Friday, August 16, 2013

ETNZ and Luna Rossa Showdown - Louis Vuitton Cup 30th Anniversary

The 30th anniversary Louis Vuitton Cup Final begins Saturday with Emirates Team New Zealand taking on Italy’s Luna Rossa Challenge. The two teams also met in the previous Louis Vuitton Cup Final, in Valencia, Spain, in 2007, and Emirates Team New Zealand came out on top. 
Max Sirena and Dean Barker  Photo: © ACEA/Photo Gilles Martin-Raget
The two finalists know each other well beyond the racecourse. Luna Rossa purchased a first-generation design package from Emirates Team New Zealand to jump start its program after entering the 2013 America’s Cup late. Then the teams spent time testing and trialing in New Zealand.
Photo: © ACEA/Photo Gilles Martin-Raget;
“Our boat is a first generation and the boats aesthetically look similar, but there are quite a few differences,” said Luna Rossa helmsman Chris Draper. “If we had the opportunity to redesign things then there are things we would’ve designed differently, which I imagine are the things they’ve done differently with their second boat. At the same time, there’s not another design package we would’ve chosen to share.”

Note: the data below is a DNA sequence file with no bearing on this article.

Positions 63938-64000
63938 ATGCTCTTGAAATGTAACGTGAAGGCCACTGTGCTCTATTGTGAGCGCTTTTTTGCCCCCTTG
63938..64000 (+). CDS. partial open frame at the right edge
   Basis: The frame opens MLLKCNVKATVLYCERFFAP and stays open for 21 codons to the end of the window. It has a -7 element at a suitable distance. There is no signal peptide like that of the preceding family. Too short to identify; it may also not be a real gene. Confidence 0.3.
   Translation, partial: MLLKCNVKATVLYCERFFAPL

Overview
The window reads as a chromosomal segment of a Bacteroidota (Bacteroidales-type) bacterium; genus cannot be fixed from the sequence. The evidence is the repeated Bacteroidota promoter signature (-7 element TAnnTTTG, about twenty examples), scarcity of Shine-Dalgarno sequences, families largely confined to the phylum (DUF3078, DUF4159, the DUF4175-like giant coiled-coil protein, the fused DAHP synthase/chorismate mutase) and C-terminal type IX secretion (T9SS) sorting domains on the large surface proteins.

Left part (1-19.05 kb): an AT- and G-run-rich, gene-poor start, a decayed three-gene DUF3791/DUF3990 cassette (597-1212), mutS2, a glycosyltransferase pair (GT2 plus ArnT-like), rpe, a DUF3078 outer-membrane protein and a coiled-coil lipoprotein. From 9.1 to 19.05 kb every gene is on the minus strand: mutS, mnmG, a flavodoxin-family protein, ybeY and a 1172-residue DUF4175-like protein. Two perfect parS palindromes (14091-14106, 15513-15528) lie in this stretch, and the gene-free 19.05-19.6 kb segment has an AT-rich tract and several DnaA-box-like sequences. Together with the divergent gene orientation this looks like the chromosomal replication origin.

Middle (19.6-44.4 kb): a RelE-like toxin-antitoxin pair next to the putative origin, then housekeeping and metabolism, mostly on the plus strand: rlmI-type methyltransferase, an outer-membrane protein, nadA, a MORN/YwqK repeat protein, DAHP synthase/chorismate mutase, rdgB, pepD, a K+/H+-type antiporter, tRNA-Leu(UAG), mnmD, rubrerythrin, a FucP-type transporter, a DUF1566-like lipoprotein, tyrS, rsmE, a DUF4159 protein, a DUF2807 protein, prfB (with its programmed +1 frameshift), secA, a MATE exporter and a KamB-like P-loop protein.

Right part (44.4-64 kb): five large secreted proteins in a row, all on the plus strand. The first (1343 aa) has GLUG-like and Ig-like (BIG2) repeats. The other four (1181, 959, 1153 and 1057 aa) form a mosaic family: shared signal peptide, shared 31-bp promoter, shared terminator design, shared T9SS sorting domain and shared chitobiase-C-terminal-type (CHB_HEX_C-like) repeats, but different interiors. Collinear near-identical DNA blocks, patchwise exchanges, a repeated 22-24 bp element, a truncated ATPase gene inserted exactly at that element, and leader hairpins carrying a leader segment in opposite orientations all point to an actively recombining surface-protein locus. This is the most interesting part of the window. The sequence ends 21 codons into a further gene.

Photo: © ACEA/Photo Abner Kingman
Luna Rossa comes into the match having completed a 4-0 sweep of Artemis Racing in the semifinal round. Emirates Team New Zealand hasn’t raced since July 28, when it clinched its place in the Louis Vuitton Cup Final with a 3-minute, 20-second victory over Luna Rossa.
Photo: © ACEA/Photo Gilles Martin-Raget;
The Kiwis haven’t been standing pat. They spent a week in the boatshed carrying out maintenance and refinements, practiced for a couple of days and then returned to the shed for more refinements. They haven’t sailed a great deal, but recent practice sessions were very pleasing to skipper Dean Barker.
Photo: Luna Rossa/Carlo Borlenghi
“We set a new top speed record the other day at the end of practice,” said Barker. “I can’t say what it is, but almost every day the boat’s going faster and faster and becoming more efficient. There are pretty good smiles coming off the boat.”
Photo: Luna Rossa/Carlo Borlenghi
The upcoming series is a best-of-13, meaning the first to score 7 points will be the winner. Two, five-leg races are planned per day, the first start scheduled at 1:10 pm PT and the second at 2:10 pm. Each race will last approximately 25 minutes, and there’ll be a break of about 30 minutes between races. This same format will be used next month in the America’s Cup Final.

“Things are very different now compared to the round robins and semifinal,” said Barker. “There’s greater emphasis on the start and the first reach and getting out of Mark 1 in good shape. We’ve seen it hard for the guy behind to gain enough leverage to really attack. If you can get around the leeward gate ahead you have a very good chance to shut things down.”

Luna Rossa skipper Max Sirena agrees. “The pre-start is important because if you arrive at the reach mark ahead you have a better chance to lead at the bottom gate. There aren’t many options from a tactical point of view. We need to have a good pre-start. We will push hard in the pre-start to be leading at the reach mark.”

America's Cup Media

No comments: